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Complete archive of Robert Wagman's It Seems to Me.

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With some effort, U.S. should be booking trip to Sydney for Olympics.

Despite hostile crowd, U.S. gains driversí seat in Olympic qualifying.

Ten early observations of 2000 MLS season.

It Seems To Me . . .

WUSA, MLS agree to cooperate, but pact is far from comprehensive.

By Robert Wagman

WASHINGTON, D.C. (Tuesday, May 23, 2000) -- According to the Major League Soccer and the Women's United Soccer Association, the two leagues "have agreed to a comprehensive cooperation plan that provides for a coordination of marketing and promotion, scheduling, and stadia development," as was stated in their press releases.

As I see it, not quite. Rather than an iron-clad, legally binding agreement requiring each side to do specific things, what seems to exist is sort of an agreement to agree within certain parameters.

It was not easy even to get to this point. It's clear neither side fully trusts the other. MLS, and its owner\operators, don't care all that much about women's soccer beyond wanting to ensure that any women's professional league does not negatively impact their league. Likewise, the people behind the WUSA have consistently shown their disdain for their counterparts in MLS, first by not even approaching them to buy into the new league, and then by saying privately how much they looked forward to going head to head with MLS.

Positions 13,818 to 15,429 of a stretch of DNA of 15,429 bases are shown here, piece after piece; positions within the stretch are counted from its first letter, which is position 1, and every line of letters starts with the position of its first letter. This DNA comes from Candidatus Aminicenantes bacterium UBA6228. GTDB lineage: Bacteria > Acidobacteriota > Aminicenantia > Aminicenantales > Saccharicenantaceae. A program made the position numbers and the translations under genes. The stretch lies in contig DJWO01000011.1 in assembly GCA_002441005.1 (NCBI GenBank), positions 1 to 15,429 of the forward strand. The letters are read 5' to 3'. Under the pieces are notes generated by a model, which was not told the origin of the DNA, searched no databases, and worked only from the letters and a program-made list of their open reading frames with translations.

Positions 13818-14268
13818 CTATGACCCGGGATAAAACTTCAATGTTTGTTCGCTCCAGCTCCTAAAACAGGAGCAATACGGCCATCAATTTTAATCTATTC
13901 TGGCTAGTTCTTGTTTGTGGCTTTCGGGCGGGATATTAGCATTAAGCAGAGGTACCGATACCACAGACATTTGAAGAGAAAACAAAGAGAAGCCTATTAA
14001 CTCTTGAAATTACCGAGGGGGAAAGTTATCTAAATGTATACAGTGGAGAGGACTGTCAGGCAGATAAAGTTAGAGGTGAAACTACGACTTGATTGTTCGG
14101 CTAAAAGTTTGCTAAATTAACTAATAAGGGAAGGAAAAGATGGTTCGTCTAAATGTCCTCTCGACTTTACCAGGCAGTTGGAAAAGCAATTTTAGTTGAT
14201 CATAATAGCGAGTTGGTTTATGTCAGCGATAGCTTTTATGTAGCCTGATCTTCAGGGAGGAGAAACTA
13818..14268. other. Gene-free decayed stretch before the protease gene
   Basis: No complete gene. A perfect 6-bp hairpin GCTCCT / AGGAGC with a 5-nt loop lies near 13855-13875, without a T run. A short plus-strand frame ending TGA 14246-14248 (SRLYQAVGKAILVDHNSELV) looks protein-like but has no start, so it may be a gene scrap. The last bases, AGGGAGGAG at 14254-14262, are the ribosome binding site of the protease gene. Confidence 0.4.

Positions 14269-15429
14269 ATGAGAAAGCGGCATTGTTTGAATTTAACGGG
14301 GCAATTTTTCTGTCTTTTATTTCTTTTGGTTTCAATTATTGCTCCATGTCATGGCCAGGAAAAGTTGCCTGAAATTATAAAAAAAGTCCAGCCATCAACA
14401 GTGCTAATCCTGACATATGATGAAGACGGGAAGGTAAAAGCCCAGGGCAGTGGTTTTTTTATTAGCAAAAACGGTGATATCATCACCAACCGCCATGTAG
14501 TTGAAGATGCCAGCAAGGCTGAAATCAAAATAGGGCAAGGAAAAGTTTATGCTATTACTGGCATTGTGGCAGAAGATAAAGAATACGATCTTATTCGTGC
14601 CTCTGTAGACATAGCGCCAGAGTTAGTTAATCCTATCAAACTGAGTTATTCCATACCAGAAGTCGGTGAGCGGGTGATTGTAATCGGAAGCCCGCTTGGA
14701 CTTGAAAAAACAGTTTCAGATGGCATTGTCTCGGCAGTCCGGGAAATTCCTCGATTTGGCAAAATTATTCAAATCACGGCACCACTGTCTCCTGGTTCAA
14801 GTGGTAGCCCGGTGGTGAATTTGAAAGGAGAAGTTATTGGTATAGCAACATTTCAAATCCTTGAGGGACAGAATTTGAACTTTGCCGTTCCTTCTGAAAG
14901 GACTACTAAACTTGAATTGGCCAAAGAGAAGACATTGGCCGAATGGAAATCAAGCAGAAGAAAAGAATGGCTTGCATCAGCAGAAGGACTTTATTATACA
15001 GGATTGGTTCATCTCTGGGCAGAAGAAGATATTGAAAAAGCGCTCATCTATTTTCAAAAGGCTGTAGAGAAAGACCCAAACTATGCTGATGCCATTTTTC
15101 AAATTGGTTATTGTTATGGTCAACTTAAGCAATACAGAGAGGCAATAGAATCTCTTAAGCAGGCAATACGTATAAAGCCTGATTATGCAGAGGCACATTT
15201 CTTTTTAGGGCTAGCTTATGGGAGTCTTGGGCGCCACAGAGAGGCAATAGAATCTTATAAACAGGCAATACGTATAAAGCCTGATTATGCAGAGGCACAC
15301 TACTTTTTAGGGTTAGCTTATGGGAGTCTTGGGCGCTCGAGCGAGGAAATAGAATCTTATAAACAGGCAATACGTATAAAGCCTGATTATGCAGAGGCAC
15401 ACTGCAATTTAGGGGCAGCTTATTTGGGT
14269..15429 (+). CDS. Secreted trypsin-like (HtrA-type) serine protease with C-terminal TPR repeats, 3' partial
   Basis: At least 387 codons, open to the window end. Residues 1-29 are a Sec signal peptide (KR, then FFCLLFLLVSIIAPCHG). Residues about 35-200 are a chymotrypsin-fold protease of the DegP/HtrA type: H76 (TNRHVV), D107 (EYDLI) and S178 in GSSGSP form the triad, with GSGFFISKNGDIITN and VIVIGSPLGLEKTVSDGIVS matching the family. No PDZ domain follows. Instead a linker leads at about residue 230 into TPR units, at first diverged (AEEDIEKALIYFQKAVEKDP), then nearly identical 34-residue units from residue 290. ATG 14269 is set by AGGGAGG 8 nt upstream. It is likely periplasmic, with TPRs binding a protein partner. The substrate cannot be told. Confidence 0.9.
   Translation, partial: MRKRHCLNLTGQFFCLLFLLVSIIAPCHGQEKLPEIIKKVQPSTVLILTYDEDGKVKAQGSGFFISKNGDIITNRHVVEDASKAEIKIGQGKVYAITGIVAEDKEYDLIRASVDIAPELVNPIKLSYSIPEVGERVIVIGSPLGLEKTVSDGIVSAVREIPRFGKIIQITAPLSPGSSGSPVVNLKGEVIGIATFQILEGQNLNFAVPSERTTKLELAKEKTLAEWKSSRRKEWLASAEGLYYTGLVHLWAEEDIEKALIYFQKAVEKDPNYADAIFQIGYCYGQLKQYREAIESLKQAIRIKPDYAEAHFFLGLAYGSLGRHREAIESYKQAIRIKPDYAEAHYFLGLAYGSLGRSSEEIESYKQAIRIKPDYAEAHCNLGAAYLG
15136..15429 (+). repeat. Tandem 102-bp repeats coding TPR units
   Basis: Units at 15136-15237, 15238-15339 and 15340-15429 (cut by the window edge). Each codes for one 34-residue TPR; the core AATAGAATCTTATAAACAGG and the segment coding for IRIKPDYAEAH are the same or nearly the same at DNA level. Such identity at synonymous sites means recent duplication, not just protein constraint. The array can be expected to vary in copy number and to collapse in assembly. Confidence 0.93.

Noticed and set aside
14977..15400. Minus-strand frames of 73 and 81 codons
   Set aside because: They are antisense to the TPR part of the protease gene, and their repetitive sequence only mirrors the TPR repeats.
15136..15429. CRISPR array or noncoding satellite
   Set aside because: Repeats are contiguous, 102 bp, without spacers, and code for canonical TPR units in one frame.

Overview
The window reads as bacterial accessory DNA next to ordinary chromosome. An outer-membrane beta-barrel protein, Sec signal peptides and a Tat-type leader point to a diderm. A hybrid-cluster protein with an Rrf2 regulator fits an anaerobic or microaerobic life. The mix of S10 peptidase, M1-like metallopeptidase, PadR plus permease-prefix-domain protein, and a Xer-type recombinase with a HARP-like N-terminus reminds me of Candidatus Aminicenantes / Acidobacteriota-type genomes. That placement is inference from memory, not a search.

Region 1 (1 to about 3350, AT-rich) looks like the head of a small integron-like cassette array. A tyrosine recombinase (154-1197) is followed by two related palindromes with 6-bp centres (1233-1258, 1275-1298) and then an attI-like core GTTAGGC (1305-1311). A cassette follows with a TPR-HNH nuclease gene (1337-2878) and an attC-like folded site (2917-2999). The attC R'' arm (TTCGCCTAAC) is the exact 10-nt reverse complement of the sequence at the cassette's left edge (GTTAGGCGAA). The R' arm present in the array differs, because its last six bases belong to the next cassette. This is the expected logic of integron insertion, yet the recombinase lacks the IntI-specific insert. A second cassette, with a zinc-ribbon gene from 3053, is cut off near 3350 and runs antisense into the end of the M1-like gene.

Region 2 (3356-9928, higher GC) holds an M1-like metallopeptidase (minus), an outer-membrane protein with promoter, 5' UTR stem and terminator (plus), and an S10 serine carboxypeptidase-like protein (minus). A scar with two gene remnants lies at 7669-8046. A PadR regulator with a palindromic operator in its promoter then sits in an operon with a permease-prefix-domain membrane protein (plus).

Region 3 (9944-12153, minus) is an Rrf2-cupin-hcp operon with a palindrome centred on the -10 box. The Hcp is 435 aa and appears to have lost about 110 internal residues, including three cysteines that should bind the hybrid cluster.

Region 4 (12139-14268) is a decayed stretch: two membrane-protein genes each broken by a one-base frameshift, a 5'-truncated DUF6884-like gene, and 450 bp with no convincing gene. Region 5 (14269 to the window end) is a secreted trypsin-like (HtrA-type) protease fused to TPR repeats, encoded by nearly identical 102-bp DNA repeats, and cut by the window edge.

A little history is needed to put this into perspective. After the Women's World Cup last summer, the initial backers of a potential womenís professional league paid MLS to have its chief operating officer and financial guru Mark Abbott draw up a business plan for them.

Reportedly, Abbott produced three versions. One called for a total alliance between MLS and the new investors; a second proposed an alliance, but not as close of one; and the third, that a new women's league would go it alone. To MLS it seemed obvious the third choice was the least attractive. Reportedly, league officials were "surprised" when Hendricks and his allies chose the third option.

From that point on, WUSA adopted pretty much of an "in-your-face" attitude both toward MLS and the United States Soccer Federation which ultimately sanctions a new Division I women's professional league.

WUSA announced to the world it would start play next April 1, no matter what.

The two sides have been talking merger or cooperation agreement since last year. Twice MLS insiders said they thought they had an agreement, but WUSA walked away from the table. WUSA then started to hold news conferences saying it had its investment money, a television contract with Turner Broadcasting, and the 20 members of the U.S. Women's World Cup champion team under contract. The league was ready to kick off.

"Is that so?" MLS seemed to ask, announcing it would submit a competing bid.

It would be hard to understate how desperate U.S. Soccer has been to head off a confrontation. Privately, U.S. Soccer officials have said they believed Hendricks' intentions were to start play next spring, with or without sanction. If sanction was not forthcoming they expected Hendricks to, as one official put it, "Play and sue," filing suit against U.S. Soccer, world governing body FIFA and MLS under anti-trust laws.

Reportedly, both U.S. Soccer president Dr. Bob Contiguglia and youth council chairman Burton Haimes, who heads the U.S. Soccer sanction committee, have worked furiously behind the scenes bringing the two sides back together and convincing both if they went toe-to-toe, everyone would lose.